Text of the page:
With four months still remaining in the year, Singapore has already registered more than twenty-six thousand dengue cases—easily eclipsing the previous annual record of roughly twenty-two thousand cases in 2013.
Of the infected, twenty people have died from the disease, which is known to cause extreme fevers that can lead to internal bleeding and shock.
For comparison, only twenty-seven people have died out of more than fifty-six thousand confirmed cases of the coronavirus in the small Southeast Asian island nation of 5.7 million people.
Local officials say a new strain of the disease and unseasonably wet weather both have largely contributed to the fast-expanding dengue outbreak. Moreover, coronavirus-related lockdowns are leaving more mosquito breeding grounds undisturbed.
Singapore, however, is tapping into novel technology to battle the virus.
Specially bred male mosquitoes are now being used to carry a bacteria that prevents eggs from hatching, which will “compete with the wild type” and lead to “a gradual reduction of the mosquito population,” Ng Lee Ching, the official who is heading the Wolbachia project, named after the bacteria, told Reuters.
The male mosquitoes don’t transmit diseases like dengue, as the females only bite for blood.
She added that some areas with high mosquito populations have witnessed up to 90 percent declines using this particular technique, which has been used to great success in Australia.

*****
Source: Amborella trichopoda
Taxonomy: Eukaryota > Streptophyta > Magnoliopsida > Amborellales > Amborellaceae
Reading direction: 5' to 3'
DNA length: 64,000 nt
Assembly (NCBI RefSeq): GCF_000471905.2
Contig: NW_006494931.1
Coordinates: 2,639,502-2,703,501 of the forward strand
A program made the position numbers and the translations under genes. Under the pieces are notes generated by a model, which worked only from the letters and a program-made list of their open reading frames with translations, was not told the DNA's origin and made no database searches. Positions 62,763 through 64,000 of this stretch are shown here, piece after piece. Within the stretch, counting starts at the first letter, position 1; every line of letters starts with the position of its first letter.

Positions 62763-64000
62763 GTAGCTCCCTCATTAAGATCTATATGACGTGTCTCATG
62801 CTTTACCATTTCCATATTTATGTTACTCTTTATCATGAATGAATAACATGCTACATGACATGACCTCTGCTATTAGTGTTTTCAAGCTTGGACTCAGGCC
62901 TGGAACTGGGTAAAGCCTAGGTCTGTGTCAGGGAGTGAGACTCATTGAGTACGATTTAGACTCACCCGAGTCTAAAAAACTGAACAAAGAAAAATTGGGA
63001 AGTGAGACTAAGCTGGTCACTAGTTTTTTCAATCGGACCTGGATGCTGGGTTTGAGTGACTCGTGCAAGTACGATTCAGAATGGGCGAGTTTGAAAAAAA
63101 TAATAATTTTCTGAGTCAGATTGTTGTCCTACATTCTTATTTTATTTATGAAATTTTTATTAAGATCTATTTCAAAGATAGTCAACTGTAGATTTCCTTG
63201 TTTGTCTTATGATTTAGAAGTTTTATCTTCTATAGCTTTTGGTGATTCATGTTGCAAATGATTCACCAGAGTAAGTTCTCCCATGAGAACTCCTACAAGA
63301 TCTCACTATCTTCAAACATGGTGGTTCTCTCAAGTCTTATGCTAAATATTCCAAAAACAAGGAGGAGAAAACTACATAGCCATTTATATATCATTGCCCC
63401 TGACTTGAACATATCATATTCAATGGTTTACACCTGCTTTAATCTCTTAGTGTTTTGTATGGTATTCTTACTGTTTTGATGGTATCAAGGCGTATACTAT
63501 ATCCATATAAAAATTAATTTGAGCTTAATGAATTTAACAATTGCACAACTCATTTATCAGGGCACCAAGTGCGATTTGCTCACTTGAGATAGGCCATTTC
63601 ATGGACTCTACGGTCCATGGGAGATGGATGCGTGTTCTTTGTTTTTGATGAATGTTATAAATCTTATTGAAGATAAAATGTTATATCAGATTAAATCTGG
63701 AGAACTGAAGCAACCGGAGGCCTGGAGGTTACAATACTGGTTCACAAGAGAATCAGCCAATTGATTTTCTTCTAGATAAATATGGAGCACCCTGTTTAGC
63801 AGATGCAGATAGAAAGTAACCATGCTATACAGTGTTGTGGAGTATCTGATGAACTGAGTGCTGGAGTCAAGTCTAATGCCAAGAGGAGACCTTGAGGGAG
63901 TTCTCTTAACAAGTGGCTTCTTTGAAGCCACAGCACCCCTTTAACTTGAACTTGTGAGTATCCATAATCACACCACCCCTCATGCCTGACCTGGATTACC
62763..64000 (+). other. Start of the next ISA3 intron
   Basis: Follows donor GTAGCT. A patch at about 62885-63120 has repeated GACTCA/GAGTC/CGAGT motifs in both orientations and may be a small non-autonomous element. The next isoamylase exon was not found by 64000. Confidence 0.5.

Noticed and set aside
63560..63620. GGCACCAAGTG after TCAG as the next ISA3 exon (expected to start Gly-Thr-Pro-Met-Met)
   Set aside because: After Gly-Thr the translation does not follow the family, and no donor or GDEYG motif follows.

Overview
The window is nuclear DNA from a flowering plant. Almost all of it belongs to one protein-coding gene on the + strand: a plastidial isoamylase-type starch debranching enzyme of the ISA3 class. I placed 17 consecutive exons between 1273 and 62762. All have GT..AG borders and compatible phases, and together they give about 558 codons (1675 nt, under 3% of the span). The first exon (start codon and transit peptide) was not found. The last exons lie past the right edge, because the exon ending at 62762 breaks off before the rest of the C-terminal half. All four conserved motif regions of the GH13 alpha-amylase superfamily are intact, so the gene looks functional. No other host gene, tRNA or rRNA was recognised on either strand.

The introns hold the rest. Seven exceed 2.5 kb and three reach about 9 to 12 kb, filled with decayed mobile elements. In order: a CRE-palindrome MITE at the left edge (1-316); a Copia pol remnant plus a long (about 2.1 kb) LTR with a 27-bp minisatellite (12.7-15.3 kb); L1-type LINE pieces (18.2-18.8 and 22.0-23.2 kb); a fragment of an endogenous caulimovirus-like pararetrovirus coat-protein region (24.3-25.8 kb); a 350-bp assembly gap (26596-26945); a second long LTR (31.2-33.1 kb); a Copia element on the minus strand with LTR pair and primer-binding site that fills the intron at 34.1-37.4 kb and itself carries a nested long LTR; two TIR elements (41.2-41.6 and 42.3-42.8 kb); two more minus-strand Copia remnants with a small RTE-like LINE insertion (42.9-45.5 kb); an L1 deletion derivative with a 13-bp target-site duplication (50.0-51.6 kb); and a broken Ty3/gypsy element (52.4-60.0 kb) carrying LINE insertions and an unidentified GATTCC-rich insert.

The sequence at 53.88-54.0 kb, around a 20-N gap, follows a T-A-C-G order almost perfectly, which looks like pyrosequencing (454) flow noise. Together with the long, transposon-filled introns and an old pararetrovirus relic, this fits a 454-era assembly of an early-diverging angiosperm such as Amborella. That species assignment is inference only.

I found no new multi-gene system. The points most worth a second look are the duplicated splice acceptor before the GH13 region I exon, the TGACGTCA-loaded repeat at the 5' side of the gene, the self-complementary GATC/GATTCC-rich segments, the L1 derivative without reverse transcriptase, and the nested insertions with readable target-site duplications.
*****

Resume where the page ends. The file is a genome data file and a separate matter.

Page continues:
However, some experts worry that this project wouldn’t be as effective in a dense urban area like Singapore.
“You’ve got to flood the island with these mosquitoes, and people get annoyed,” Paul Tambyah, a senior consultant at Singapore’s National University Hospital, told Reuters.
“They’re not going to grab the mosquito and examine and see whether it’s a male or female. They’re going to swipe them away, and that kind of defeats the purpose.”
The biotech company Oxitec’s mosquito—known as OX5034—is a genetically engineered version of the Aedes aegypti, a type of mosquito that can carry diseases like dengue, Zika virus, chikungunya, and yellow fever.
The pilot project is aiming to see if these mosquitoes can be a viable alternative to spraying insecticides to control the Aedes aegypti population.
According to the WHO, the number of dengue cases reported to the agency has surged more than eightfold in the past two decades—from 505,430 cases in 2000, to more than 2.4 million in 2010, and 4.2 million in 2019.
The reported number of deaths between 2000 and 2015 has increased from 960 to 4,032.
Ethen Kim Lieser is a Minneapolis-based Science and Tech Editor who has held posts at Google, The Korea Herald, Lincoln Journal Star, AsianWeek and Arirang TV. Follow or contact him on LinkedIn.